It was only a coincidence that the NHS and the Empire Windrush (a ship carrying 492 migrants from Britain's West Indian colonies) arrived together. On 22 June 1948, as the ship's passengers disembarked, frantic preparations were already underway for 5 July, the Appointed Day when the nation's new National Health Service would first open its doors. The relationship between immigration and the NHS rapidly attained - and has enduringly retained - notable political and cultural significance.
Both the Appointed Day and the post-war arrival of colonial and Commonwealth immigrants heralded transformative change. Together, they reshaped daily life in Britain and notions of 'Britishness' alike. Yet the reciprocal impacts of post-war immigration and medicine in post-war Britain have yet to be explored. Contagious Communities casts new light on a period which is beginning to attract significant historical interest. Roberta Bivins draws attention to the importance - but also the limitations - of medical knowledge, approaches, and professionals in mediating post-war British responses to race, ethnicity, and the emergence of new and distinctive ethnic communities. By presenting a wealth of newly available or previously ignored archival evidence, she interrogates and re-balances the political history of Britain's response to New Commonwealth immigration. Contagious Communities uses a set of linked case-studies to map the persistence of 'race' in British culture and medicine alike; the limits of belonging in a multi-ethnic welfare state; and the emergence of new and resolutely 'unimagined' communities of patients, researchers, clinicians, policy-makers, and citizens within the medical state and its global contact zones.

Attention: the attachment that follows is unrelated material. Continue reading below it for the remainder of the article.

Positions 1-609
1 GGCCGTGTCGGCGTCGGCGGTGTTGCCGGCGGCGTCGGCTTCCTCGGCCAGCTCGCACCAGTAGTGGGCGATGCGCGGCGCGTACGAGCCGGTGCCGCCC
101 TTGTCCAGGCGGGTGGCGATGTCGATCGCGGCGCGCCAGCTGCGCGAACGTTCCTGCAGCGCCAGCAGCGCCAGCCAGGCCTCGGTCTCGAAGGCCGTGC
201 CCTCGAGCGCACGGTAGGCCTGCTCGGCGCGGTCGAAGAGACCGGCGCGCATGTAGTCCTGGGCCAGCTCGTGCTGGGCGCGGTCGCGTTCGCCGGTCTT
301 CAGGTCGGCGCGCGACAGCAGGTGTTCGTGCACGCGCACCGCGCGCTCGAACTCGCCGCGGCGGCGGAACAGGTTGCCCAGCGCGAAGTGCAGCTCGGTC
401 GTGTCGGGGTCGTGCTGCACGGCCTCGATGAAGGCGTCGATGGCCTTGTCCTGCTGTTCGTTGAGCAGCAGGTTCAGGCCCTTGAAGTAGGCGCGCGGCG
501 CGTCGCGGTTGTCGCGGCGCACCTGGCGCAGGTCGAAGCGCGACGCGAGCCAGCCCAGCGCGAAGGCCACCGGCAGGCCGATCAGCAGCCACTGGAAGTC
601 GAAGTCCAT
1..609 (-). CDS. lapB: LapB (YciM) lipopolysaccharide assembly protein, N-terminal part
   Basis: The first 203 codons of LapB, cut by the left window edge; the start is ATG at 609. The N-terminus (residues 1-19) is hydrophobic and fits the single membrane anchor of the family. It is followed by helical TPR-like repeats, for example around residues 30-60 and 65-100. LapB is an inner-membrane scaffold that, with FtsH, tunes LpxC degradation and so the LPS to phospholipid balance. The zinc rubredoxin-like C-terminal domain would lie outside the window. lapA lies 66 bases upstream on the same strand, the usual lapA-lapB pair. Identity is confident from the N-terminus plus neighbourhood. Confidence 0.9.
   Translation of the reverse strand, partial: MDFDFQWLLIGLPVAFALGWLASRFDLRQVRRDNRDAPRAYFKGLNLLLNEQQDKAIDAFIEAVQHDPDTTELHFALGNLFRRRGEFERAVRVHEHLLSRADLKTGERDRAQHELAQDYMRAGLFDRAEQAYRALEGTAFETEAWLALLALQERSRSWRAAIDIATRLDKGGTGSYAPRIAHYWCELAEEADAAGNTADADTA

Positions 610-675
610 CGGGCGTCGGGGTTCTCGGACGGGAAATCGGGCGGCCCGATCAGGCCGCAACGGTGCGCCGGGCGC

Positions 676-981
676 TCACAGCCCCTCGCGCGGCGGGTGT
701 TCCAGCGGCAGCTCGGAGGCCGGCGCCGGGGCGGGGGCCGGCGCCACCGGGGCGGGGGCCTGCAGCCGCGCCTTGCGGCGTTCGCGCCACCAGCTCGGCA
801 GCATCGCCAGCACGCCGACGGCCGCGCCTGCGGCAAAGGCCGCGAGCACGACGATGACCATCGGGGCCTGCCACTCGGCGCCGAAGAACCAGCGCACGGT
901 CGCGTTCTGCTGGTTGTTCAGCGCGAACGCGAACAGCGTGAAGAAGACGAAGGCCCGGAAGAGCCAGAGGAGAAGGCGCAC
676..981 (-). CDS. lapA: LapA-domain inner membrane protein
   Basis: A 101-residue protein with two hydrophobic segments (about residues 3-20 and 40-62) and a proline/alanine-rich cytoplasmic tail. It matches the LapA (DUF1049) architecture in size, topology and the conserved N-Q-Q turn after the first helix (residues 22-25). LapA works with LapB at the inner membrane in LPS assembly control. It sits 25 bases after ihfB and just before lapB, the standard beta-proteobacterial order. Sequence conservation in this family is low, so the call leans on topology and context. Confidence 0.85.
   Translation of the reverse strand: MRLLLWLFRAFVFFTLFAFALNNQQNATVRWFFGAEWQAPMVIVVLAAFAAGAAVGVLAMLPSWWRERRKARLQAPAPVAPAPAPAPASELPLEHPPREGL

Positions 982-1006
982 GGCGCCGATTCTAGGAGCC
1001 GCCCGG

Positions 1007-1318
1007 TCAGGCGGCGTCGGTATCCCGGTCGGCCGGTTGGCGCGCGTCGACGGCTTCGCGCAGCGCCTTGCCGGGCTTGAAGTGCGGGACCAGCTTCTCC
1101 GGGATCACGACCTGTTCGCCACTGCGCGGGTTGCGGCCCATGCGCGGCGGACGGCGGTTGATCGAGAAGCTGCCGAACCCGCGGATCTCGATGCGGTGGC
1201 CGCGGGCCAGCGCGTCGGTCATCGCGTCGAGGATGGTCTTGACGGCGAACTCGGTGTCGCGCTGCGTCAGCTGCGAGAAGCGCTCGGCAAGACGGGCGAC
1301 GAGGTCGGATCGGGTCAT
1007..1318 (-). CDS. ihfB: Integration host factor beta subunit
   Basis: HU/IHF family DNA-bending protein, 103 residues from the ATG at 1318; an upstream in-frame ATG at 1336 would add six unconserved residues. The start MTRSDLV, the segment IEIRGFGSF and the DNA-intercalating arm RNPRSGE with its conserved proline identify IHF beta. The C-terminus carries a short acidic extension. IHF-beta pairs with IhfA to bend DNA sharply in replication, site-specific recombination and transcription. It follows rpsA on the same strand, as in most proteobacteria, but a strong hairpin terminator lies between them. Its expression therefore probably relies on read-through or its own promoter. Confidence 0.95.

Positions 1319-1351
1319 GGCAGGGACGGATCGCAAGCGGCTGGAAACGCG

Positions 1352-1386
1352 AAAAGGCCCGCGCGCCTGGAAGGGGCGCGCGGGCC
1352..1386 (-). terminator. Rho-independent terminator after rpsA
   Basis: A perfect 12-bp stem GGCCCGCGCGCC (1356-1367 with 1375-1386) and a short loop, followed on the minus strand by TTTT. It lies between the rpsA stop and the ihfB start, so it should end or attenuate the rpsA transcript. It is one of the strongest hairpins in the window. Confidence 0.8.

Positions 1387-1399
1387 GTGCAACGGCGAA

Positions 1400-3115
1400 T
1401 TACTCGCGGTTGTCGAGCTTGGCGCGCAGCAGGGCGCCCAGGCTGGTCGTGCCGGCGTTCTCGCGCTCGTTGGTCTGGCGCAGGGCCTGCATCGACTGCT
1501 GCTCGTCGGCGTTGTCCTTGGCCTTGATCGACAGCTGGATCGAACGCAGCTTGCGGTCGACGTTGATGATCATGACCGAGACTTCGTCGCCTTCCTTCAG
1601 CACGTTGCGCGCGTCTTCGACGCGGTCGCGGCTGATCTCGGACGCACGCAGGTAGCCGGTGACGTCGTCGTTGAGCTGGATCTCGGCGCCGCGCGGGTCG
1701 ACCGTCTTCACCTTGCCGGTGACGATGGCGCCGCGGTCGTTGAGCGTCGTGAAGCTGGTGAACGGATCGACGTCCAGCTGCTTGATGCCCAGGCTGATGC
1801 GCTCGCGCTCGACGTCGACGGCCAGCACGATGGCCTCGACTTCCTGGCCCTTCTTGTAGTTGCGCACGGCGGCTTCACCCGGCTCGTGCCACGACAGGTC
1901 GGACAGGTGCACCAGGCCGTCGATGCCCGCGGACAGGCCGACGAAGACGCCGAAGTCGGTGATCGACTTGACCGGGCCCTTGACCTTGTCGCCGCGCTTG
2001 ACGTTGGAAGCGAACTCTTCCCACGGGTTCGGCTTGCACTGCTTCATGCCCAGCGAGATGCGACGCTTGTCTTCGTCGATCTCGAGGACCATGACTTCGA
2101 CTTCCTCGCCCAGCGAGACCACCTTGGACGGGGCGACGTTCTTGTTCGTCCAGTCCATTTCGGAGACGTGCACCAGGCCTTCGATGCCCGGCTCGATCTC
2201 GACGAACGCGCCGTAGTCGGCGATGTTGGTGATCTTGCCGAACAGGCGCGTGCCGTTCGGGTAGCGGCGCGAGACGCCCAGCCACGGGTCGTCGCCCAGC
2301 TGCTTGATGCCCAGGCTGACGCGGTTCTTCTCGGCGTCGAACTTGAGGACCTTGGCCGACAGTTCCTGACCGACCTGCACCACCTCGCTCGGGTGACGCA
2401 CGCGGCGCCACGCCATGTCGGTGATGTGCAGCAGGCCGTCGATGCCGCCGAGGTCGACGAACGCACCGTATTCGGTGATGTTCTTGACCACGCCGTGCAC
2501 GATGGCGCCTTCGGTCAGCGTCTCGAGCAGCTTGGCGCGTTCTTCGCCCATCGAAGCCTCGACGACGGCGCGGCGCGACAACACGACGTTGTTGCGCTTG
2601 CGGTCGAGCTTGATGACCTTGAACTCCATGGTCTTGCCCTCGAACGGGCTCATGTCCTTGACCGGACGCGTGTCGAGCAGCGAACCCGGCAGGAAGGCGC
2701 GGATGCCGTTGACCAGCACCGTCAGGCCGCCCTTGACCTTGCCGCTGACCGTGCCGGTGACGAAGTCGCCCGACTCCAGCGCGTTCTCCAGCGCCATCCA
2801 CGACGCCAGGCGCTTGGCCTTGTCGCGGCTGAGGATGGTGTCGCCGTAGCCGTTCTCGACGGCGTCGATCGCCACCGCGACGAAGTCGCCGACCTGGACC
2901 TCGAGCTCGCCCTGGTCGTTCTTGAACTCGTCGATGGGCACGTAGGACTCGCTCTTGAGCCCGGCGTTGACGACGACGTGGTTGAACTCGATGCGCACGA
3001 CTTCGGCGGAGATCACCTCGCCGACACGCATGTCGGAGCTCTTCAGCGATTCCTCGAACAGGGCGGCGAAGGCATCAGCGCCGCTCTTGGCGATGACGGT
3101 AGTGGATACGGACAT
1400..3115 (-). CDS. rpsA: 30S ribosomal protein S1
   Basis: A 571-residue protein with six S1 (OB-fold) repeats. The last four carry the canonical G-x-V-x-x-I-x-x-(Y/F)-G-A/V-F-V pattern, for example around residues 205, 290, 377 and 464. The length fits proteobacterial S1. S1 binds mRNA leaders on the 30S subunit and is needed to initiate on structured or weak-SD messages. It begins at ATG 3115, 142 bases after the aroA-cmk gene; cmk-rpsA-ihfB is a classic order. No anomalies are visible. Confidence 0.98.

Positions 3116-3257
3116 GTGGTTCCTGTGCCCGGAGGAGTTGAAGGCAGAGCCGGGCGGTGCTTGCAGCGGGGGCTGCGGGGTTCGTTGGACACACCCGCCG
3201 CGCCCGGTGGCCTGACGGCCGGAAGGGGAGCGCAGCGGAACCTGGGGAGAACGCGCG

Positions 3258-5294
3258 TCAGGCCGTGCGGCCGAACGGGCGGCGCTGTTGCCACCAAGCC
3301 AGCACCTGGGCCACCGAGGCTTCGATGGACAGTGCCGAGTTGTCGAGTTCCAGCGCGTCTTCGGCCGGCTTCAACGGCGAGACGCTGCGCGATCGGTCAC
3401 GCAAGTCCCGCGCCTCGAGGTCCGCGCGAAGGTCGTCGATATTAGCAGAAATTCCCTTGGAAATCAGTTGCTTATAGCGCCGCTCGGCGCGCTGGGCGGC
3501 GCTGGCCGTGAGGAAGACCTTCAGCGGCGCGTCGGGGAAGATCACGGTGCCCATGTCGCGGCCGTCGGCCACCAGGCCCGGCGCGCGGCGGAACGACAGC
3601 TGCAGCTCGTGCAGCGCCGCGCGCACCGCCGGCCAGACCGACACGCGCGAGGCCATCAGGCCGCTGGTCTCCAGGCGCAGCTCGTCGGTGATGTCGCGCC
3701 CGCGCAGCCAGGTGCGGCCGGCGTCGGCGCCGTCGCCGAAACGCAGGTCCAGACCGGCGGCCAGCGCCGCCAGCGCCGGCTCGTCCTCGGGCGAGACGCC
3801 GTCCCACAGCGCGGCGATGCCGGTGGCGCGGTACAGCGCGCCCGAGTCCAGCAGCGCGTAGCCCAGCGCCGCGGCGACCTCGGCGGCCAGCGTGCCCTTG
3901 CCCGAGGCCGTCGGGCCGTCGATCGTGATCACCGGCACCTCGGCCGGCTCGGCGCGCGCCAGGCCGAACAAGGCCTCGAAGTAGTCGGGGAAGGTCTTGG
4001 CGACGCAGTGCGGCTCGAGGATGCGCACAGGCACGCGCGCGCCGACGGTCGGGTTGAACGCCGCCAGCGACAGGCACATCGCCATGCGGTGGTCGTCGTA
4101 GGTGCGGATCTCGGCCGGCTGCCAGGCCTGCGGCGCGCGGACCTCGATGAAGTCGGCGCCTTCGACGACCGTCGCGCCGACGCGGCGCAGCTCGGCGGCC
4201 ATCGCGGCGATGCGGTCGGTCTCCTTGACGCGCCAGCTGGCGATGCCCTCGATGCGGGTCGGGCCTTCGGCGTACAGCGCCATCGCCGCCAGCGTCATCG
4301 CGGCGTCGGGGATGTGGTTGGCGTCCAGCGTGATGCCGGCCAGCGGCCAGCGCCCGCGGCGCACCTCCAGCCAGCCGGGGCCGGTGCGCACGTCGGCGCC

|Publisher:||Oxford University Press|
|Product dimensions:||6.10(w) x 9.30(h) x 1.30(d)|
About the Author
Roberta Bivins (BA Columbia; PhD MIT) is a historian of medicine at the University of Warwick. Her early research examined the cross-cultural transmission of medical expertise, particularly in relation to global and alternative medicine. Since 2004, funded by the Wellcome Trust, she has studied the impacts of immigration and ethnicity on postwar British health, medical research, and practice. Her new research examines the cultural history and influence of the British National Health Service since 1948. Bivins also convenes the trans-sector and trans-disciplinary IDEA Collaboration (www.go.warwick.ac.uk/IDEACollab) for improving the delivery of ethnically aware research, practice, and policies in healthcare.
Table of Contents
Introduction: Medicine, Migration, and the Afterimage of Empire
Part I: Tuberculosis in Black and White: Medicine, Migration, and Race in 'Open Door' Britain
1. Suspicions and 'Susceptibility': The Tuberculous Migrant, 1948-1955
2. Contained but not Controlled: Public Discontents, International Implications
Part II: 'At Once a Peril to the Population': Immigration, Identity, and 'Control'
3. Smallpox, 'Social Threats', and Citizenship, 1961-6
4. 'Slummy Foreign germs': Medical 'Control' and 'Race Relations', 1962-1971
Part III: Chronically Ethnic: The Limits of Integration in the Molecular Age
5. Ethnicity, Activism and 'Race Relations': From 'Asian Rickets' to Asian Resistance, 1963-1983
6. Genetically Ethnic? Genes, 'Race', and Health in Thatcher's Britain
Conclusion: Contagious Communities and Imperial Afterimages